Inventory time: How many crucifixes are in the room you are sitting in? How about the house you live in? I don’t know about you, but growing up I got a few raised eyebrows from friends when they would come over to play. Not because of the size or color of my house but by the sheer number of religious articles around it.
Let’s face it, Catholics love sacramentals.
It’s true, whenever I decorate a home I make sure to have a crucifix in every room. We have rosaries hanging on the rearview mirrors of our cars and religious window clings to boot.
I love all our sacred art, sacred music and ancient traditions but there is something Catholic that I dread. It is something that I take for granted, that I do before every prayer in the privacy of my home but dread doing at the public table.
The Sign of the Cross.
It makes me wince whenever I do it in public. For me, it is much easier to nail up crucifixes in my home where only friends enter. For me, it is easier to hang a rosary in my car where no one can say anything to me unless I roll down my window. For me, it is easier to dunk the tips of my fingers in the Holy Water font and sign then it is to make it in front of a crowd at lunchtime in McDonalds.
It is also no surprise that the Church adopted this so-simple-I-can’t-believe-its-so-hard-to-make-in-front-of-my-friends sign. That’s what God does. He doesn’t give us complicated formulas of ways to connect to Him. Instead, He takes simple things that most humans have like bread and wine and accomplish the unimaginable. Here, he uses a simple cross to stand as a creed to all his followers.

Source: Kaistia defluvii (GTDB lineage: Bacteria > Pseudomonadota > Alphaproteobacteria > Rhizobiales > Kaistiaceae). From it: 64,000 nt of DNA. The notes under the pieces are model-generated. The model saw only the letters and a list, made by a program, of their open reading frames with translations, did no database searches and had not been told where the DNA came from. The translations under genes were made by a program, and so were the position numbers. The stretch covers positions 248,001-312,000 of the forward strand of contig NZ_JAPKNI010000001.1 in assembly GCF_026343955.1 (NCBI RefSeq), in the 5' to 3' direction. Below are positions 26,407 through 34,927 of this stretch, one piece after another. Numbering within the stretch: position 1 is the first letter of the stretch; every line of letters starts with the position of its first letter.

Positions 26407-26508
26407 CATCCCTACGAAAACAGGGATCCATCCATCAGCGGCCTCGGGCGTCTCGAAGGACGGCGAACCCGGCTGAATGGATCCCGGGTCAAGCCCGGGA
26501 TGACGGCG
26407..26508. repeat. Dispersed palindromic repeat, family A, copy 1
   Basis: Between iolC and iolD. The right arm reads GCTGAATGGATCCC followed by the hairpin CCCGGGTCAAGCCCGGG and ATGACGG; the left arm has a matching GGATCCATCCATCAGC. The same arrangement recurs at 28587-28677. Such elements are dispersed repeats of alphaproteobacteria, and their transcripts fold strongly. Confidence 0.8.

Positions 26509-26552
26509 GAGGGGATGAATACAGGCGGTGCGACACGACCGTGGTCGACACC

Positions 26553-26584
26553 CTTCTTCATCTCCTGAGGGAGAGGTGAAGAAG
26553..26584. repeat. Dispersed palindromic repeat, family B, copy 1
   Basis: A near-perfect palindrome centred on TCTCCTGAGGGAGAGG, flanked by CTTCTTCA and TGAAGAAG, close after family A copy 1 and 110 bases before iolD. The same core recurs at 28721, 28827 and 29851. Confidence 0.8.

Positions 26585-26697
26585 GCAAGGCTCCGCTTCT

When made outside the doors of the church or our own homes, we are thrust into the scrutiny of the public arena. To make this sign over ourselves is to step into a place where religion is often mocked and misunderstood. It is a hard thing to face for those of us who don’t like conflict.
Wouldn’t be easier to wear a blessed medal? Sure, it would. Blessed articles are beautiful reminders of God’s goodness and grace. They are expressions of our faith. But the Sign of the Cross calls us to take one step more into His grace. To not just wear his blessings and graces close to my heart but to share that with others. The Sign of the Cross declares to all who see that I am a dedicated Christian. I can’t hide it behind a door or tuck it into my clothes.
“The Sign of the Cross can be made to testify to belief in the Crucified and thus be a profession of faith or to show that one hopes in and places one’s confidence in the same Savior, in which case it is a means of invoking God’s assistance in virtue of the Passion of His Son.” (St. Francis de Sales, “Sign of the Cross: The Fifteen most Powerful Words in the English Language”, pg 17)